An Australian court has ruled that international passengers of the Ruby Princess will be able to be included in a class action against the cruise ship's owners for damages connected to the deadly 2020 Covid outbreak.
Between 8 and 19 March the Ruby Princess visited New Zealand from Sydney while passengers were contagious with Covid 19.
The sailing was linked to some of the largest clusters on both sides of the Tasman during the pandemic's first wave.
Passenger Susan Karpik filed the lawsuit against parent company Carnival PLC and operators Princess Cruise Lines in July, last year.
Karpic was aboard the Ruby with her husband, who she claims contracted Covid 19 on the ship.
The lawsuit includes 2700 passengers, family and representatives of those who suffered mental harm and illness connected to the sailing, some of whom subsequently died.
Initially Carnival claimed this class action should be limited to guests from Australia and New Zealand, booking on the same terms as Karpic.
However, on Friday, the Australian Federal court ruled that overseas passengers should be able to be represented in the class action lawsuit.
Justice Stewart ruled that groups from the US, UK and Canada could be heard as part of the lawsuit.
He noted that to insist that cases be tried in the countries where passengers' tickets were booked could lead to drastically unequal outcomes for essentially identical claims.
"Such a result is wasteful of parties' and judicial resources and runs the risk of producing conflicting outcomes in different courts, which would bring the administration of justice into disrepute."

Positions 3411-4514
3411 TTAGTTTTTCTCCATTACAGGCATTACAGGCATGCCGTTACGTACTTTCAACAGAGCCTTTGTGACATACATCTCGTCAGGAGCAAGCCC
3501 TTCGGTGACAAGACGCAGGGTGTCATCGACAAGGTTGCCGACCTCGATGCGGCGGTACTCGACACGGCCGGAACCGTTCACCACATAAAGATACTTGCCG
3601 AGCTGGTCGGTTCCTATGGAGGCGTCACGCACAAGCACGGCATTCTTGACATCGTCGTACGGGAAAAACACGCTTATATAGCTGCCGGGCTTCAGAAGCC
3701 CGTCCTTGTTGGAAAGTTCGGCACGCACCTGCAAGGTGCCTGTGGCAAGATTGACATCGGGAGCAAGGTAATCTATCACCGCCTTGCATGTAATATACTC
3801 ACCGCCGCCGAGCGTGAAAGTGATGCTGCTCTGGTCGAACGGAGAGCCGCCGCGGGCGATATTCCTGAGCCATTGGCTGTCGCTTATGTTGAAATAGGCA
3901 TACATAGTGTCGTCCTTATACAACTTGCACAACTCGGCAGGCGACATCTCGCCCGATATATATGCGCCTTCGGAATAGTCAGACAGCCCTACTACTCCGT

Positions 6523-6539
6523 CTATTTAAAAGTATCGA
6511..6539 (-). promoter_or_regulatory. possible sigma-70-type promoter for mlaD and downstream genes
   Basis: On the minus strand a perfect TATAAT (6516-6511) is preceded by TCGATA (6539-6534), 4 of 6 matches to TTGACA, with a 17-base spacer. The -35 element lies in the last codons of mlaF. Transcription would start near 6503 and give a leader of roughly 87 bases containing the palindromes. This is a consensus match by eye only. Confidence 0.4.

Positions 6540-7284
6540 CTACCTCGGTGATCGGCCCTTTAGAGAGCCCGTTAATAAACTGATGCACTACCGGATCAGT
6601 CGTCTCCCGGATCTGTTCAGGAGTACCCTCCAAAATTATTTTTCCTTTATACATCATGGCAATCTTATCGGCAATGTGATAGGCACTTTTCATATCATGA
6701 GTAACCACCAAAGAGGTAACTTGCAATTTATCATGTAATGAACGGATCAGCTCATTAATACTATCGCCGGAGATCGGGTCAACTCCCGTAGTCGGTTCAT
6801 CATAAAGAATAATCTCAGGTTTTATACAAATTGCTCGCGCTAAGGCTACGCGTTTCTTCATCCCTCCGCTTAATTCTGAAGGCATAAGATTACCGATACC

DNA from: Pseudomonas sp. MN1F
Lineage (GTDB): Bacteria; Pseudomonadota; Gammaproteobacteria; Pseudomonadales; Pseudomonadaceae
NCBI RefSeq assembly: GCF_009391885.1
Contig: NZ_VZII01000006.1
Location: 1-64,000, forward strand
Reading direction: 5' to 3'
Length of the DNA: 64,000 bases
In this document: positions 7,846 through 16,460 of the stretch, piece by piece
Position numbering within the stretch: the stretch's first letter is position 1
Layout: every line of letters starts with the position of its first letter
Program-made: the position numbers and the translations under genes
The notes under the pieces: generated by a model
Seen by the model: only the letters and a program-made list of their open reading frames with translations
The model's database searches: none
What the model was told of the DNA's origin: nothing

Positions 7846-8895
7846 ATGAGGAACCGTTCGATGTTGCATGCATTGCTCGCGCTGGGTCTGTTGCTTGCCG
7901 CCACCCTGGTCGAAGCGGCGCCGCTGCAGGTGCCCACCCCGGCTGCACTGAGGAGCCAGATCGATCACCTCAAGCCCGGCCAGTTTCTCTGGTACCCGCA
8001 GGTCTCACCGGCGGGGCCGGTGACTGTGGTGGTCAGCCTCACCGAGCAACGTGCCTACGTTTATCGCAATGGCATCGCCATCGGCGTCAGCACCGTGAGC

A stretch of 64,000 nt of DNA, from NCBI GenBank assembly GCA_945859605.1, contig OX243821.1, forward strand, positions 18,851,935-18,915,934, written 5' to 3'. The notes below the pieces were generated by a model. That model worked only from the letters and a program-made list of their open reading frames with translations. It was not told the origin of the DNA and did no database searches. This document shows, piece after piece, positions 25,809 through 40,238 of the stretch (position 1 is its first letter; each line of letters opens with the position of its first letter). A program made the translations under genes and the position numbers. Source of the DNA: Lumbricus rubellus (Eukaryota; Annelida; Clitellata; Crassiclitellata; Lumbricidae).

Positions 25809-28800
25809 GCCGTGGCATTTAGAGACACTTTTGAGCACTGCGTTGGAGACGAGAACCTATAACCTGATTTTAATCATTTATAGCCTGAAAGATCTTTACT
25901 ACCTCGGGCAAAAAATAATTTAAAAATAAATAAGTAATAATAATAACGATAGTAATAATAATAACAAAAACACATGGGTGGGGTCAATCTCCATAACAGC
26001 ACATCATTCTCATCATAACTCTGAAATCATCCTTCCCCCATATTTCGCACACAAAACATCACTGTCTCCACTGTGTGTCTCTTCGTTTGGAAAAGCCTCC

Vicky Antzoulatos, Class Action Practice Leader for Shine Lawyers called it a "significant judgment", not just for Australia but internationally.
"More than anything, it means we can continue to prosecute the class action for all passengers," she said.
"Our clients are still traumatised by the loss of loved ones, and many are struggling with ongoing health issues because of this ill-fated voyage."
Over 700 cases of Covid 19 were linked to the sailing and 28 deaths, according to Shine.
The ship which toured New Zealand between 11 and 15 March 2020, called in at Dunedin, Akaroa, Wellington and Napier before returning to Australia.
This included a cluster of 25 cases in Hawke's Bay which was eventually linked to a tour guide for cruise passengers.
A special inquiry was ordered in Australia after 2647 passengers were allowed to disembark in Sydney.
A spokesperson for Carnival Australia said they had no comment at this stage.
"We have been consistent in our approach of not offering a comment on active litigation and we will continue in this approach on this occasion."
The case will return to court on 17 September.